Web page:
[2v] sedkil-tü ere bolbasu[30] ere busu erdeni kemegdeǰüküi:[31] qoyar sedkil-tü ere-yi ere busu em-e kemegdeǰüküi:[31] nigen sedkil-tü em-e-yi em-e busu ere kemegdeǰüküi: öber-ün buruγu-ben[32] kümün-eče asaγ[u]ǰu medegdeǰüküi:[33] sedkil-ün osol-i sečed-eče[34] asaγ[u] ǰusuruγdaqui:[35] sumun-u mösün[36] kedüi-ber sidurγu bögesü öni[37] [?oni] ödün-eče[38] öber-e[39] qar[bu]basu[40]

[3r] ülü boluyu:[41] kümün kedüi-ber sayin töröbesü surγaγuli-ača[42] öbere[43] sečen ülü boluyu[44] kemen ǰarliγ boluγsan aǰiγu : :

[13v,3] Činggis-qaγan ǰarliγ bolurun: törö yosu[45] töbsin-iyer abasu: törö-yin eǰen qaγan sečen mergen bolbasu:[46] törögülügsen ečige eke bütün bolbasu:[47] törö yosu-i[48] medekü

[14r] tüsimel[49] bolbasu:[50] türidkel ügei dayisun-i daruqu čerig-tü[51] bolbasu: tümen on daγustala gergei[52] köbögün[53] ači[54] üri[55] anu[56] mendü bolbasu: delekei-yin erketü möngke tengri ibegeküi[57] bögesü:[58] tengsel ügei yeke ǰirγalang[59] tere bui:[60] kemen ügülügsen[61] aǰiγu:[62] Činggis-qaγan[63] degüner[64] köbögüd-iyen[65] soyun surγaγsan ǰarliγ inu tegüsbe[66] :: : ::

Variae Lectiones

1. 2.

3. 4.

5. 6. 7.

8. 9.




13. 14. 15. 16. 17. 18. 19. 20. 21. 22. 23. 24. 25. 26. 27.

28. 29. 30. 31. 32. 33.
P, C köbegüd-tür-iyen
P erke-dür oroγulqu kele
C erke-dür-iyen oroγulqu kele

C alaγan-daγan
P toγtaqui
C toγtoγaqui

P,C ilayu
P,C iǰildebesü
P ildun-dur
C ildu-dur
P,C bolbaču
P ayulγatan
C ayuγčin
P čögeken
C čögüken
P kereg-tü
C kereg-tei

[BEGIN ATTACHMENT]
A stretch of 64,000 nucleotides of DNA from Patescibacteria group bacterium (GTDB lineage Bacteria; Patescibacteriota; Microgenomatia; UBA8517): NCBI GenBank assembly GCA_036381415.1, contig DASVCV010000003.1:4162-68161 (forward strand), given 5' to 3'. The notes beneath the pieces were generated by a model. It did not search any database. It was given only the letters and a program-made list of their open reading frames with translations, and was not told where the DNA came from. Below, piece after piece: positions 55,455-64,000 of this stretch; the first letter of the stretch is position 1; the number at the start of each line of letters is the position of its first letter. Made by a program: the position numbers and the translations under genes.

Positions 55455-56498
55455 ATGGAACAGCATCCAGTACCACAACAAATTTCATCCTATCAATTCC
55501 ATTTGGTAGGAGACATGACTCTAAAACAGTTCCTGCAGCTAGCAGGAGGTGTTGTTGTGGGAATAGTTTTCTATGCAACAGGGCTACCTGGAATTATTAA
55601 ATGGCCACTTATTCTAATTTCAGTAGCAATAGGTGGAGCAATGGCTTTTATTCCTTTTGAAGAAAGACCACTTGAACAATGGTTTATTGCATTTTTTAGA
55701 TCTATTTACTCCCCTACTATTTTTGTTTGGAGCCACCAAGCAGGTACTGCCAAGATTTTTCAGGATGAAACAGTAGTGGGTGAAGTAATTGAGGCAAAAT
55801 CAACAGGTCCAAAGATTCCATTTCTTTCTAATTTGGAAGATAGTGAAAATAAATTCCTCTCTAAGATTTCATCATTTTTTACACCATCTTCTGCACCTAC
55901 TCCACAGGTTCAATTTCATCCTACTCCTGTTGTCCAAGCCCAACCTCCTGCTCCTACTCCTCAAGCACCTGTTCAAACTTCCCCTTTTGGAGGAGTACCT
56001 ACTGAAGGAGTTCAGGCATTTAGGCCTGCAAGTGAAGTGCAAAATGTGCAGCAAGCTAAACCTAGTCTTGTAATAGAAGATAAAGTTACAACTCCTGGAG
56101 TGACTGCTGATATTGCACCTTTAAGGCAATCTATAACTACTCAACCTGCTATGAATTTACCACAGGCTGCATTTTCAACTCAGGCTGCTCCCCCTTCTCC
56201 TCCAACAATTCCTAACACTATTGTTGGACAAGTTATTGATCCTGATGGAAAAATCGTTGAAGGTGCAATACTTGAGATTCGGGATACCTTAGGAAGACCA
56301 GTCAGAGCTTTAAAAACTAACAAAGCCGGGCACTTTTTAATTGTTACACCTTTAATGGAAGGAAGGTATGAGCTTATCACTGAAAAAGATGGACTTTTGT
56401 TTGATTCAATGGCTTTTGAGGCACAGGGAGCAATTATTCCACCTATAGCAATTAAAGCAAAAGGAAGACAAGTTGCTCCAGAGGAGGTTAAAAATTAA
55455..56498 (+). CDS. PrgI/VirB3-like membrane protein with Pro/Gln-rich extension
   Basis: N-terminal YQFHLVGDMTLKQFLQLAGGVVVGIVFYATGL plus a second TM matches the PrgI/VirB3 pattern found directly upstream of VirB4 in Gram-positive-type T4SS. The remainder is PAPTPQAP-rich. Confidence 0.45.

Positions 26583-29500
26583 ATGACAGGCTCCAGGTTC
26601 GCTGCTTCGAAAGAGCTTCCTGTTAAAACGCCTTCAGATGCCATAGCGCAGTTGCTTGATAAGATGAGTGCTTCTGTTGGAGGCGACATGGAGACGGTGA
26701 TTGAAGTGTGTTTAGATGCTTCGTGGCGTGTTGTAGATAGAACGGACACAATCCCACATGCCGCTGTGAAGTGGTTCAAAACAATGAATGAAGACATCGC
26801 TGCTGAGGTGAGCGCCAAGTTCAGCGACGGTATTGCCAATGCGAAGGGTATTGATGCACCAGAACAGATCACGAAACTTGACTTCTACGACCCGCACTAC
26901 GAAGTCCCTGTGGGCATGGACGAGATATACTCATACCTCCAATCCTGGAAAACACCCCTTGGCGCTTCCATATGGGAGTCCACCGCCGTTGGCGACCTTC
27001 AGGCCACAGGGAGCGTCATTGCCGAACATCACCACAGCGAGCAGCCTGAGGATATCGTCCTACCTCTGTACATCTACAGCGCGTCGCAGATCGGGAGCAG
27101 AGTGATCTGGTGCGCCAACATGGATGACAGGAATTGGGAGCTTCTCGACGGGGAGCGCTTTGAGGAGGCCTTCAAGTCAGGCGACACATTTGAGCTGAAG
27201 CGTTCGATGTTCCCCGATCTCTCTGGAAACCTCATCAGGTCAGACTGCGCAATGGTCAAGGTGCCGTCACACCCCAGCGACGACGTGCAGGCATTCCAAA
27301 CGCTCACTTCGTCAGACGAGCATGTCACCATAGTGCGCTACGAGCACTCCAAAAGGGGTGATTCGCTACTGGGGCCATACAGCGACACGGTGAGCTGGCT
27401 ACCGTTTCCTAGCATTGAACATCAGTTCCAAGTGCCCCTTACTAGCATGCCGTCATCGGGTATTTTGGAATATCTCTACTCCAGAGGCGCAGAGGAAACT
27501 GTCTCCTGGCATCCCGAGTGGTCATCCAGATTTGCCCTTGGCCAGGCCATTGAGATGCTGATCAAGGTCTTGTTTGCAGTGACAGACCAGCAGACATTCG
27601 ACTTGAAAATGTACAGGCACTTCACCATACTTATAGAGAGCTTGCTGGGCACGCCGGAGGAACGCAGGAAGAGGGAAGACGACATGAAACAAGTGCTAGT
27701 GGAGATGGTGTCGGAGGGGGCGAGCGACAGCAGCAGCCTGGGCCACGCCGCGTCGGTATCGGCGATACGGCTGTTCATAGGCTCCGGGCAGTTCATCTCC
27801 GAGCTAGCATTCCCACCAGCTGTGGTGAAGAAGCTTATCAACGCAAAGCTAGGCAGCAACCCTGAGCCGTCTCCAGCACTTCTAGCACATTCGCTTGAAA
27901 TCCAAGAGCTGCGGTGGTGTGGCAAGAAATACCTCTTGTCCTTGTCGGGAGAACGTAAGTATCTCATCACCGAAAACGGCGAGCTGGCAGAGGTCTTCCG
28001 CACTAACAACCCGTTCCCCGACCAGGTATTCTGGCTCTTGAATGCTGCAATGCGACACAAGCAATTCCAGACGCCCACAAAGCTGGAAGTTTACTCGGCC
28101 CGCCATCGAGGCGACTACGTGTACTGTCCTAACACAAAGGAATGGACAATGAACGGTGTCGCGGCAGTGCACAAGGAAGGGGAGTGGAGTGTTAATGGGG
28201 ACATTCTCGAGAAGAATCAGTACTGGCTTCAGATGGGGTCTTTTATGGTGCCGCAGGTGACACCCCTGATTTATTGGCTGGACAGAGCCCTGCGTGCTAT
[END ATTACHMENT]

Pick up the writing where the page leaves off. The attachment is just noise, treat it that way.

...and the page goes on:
P olan kümün-eče
C tüg tümen-eče
C yosu-yi
P om.
P,C kötöl
P örgen
P,C ulum
P čöke
C kürümüi
C daγamui
P om.
C om.
P,C sonastamui
C dabamui
C getelesi
C getelkü
P getülsügei
C getelsügei

C getelmüi
P,C nigen
P bisi
P,C kemegdekü
P buruγu-yi
P,C medegdeküi
34. 35.

36. 37. 38. 39. 40. 41. 42. 43. 44. 45. 46.


48. 49.
50. 51. 52. 53. 54. 55.

56. 57. 58. 59. 60. 61. 62. 63. 64. 65. 66.
C sečen-eče
P surγaγdaqui
C surutuγai

C mösü
C onamui
P ödün ügei
P om.
P qarbuǰu
C bolumui
C surγaγuli ügei ber
C öber-iyen
C bolumui
P,C yosun
after bolbasu P adds
terigülegsen aq-a degüü tegüs bolbasu
after bolbasu C adds
törögsen aq-a degüü tegüs bolbasu
P,C yosun-i
P tüsumel-dü   C tüsimed
C bui bolbasu
C čerig-tei
C qatan
P köbegün
C ači γuči
P ür-e
C ür-e-tei
P aqu C om.
P,C ibegekü
P bolbasu
C ǰirγalang-un sayin
C bui ǰ-a
P ügülegsen
C bolai
P boγda Činggis-qaγan
P degüü-ner
P köbegüd-iyen
C om. last sentence. The colophon quoted by Rintchen, op. cit., p.115, does not belong to this MS, but to the one immediately following it in the same ‘book’ (leaves 14–26 = pp.14v–26v). The colophon is on p.26v, 3–4.
This paper was first published in L.A. Hercus, F.B.J. Kuiper, T. Rajapatirana, E.R. Skrzypczak (eds), Indological and Buddhist Studies: Volume in Honour of Professor J.W. de Jong on his Sixtieth Birthday (Canberra: Faculty of Asian Studies, 1982).



  1. Bilig, lit. ‘wisdom, knowledge’ (<Turkic bilig id.), is the term regularly employed by Rašīd al-Dīn for Činggis’ maxims. See Rashīd al-Dīn, The Successors of Genghis Khan, tr. J.A. Boyle (New York: 1971), pp.13, 18, 155–56, 321, 339. Cf, G. Doerfer, Türkische und monglische Elemente im Neupersischen, II (Wiesbaden: 1965), no.835.
  2. On the ǰasaγ or yeke (‘great’) ǰasaγ, the famous code of Mongol customary law, see P. Ratchnevsky, ‘Die Yasa (J̌asaq) Činggis-khans und ihre Problematik’, in G. Hazai und P. Zieme (eds), Sprache, Geschichte und Kultur der altaischen Völker (Berlin, 1974), pp.471–87; P.H.–C. Ch’en, Chinese Legal Tradition Under the Mongols. The Code of 1291 as Reconstructed (Princeton, 1979), pp.4–9; Doefer, op. cit., IV (Wiesbaden, 1975), No.1789.
  3. Individual collections can, of course, be made of extracts and quotations from larger works, as in the case of the Činggis boγda-yin durasqal-un tegübüri, which consists of extracts from the Bolor erike and Köke sudur. See below, and nn. 22, 23.